P0996 – Transmission fluid pressure (TFP) sensor / switch F circuit intermittent

Reinier

By Reinier (Contact Me)
Last Updated 2018-05-22
Automobile Repair Shop Owner

Trouble CodeFault LocationProbable Cause
P0996 Transmission fluid pressure (TFP) sensor F circuit intermittent Wiring, poor connection, TFP sensor, ECM/PCM/TCM

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What Does Code P0996 Mean?

OBD II fault code P0996 is a generic code that is defined as “Transmission fluid pressure (TFP) sensor / switch “F” – circuit intermittent, and is set when the PCM (Powertrain Control Module) detects an intermittent failure in the control and/or signal circuit(s) of the transmission fluid pressure sensor/switch that is labelled “F”. Note that on some applications there may be more than one transmission fluid pressure sensor/switch, which makes it important to refer to the manual for the affected application to determine exactly which transmission fluid pressure sensor/switch is labelled “F” on that application.

WARNING: Failure to identify the affected sensor/switch correctly will lead to a misdiagnosis, and possibly the unnecessary replacement of parts and components.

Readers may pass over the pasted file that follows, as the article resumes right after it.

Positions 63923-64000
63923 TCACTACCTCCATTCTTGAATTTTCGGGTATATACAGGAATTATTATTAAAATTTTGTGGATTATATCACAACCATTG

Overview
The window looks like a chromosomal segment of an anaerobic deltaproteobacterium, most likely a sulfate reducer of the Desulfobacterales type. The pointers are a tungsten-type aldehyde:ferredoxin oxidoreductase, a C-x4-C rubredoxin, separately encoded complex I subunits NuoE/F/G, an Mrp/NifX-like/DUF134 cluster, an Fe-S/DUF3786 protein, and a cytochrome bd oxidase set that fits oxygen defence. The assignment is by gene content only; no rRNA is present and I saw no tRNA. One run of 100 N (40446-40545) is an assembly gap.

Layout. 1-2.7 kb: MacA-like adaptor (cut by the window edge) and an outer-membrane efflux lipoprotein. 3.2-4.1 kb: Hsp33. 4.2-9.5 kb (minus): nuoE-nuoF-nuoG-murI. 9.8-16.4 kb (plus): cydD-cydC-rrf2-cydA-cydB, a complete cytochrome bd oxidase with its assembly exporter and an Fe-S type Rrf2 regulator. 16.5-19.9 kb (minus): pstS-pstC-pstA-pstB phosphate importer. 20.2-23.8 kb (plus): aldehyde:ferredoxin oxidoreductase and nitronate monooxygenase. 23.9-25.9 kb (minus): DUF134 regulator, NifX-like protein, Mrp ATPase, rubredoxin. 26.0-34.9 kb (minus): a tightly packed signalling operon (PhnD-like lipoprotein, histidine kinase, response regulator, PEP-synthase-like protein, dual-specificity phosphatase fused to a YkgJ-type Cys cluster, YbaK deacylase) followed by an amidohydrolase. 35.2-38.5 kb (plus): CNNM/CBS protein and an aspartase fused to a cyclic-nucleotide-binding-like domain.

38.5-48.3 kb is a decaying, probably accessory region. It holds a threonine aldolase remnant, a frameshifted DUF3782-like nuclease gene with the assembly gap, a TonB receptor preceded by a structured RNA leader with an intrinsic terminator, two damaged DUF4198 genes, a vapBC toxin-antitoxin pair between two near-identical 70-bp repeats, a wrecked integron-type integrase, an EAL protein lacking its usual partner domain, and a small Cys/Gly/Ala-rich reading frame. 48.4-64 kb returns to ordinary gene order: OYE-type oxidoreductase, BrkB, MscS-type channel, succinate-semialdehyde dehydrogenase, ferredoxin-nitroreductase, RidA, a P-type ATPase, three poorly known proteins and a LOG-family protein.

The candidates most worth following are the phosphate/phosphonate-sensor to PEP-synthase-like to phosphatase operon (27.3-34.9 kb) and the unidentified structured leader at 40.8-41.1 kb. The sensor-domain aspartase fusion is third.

All fully automatic transmissions use pressurized transmission fluid to control and manage gearshifts, regardless of whether the fluid is pressurized by an engine driven pump or by an external electrically operated pump. Moreover, the ultimate working pressure of the transmission fluid must fall within a narrow, predefined range, although this range varies depending on the application, as well as the design of the transmission.

In terms of operation, a modern automatic transmission uses electrically operated solenoids to channel pressurized fluid out of, and into a series of passages when shifting gears. While the pressurized fluid does not do the actual shifting of gears, it serves as the means by which various rotating (but also, non-rotating) parts and components are moved from one position to another in order to accomplish a gearshift.

For instance, when the TCM (Transmission Control Module) /PCM commands a gearshift, various solenoids in the transmission redirect pressurized fluid to first disengage a particular clutch pack before a set of planetary gears is reconfigured, much as different gears are selected/deselected in a manual transmission. Once the planetary gear set is reconfigured to produce a different “gear ratio”, pressurized fluid causes another clutch pack to engage, which serves to keep the planetary gears in their current configuration. In addition, pressurized fluid may also (concurrently) be directed to the torque converter lock-up clutch to either engage or partially disengage both to make the gearshift smoother, and to protect vulnerable transmission parts against the application of excessive torque.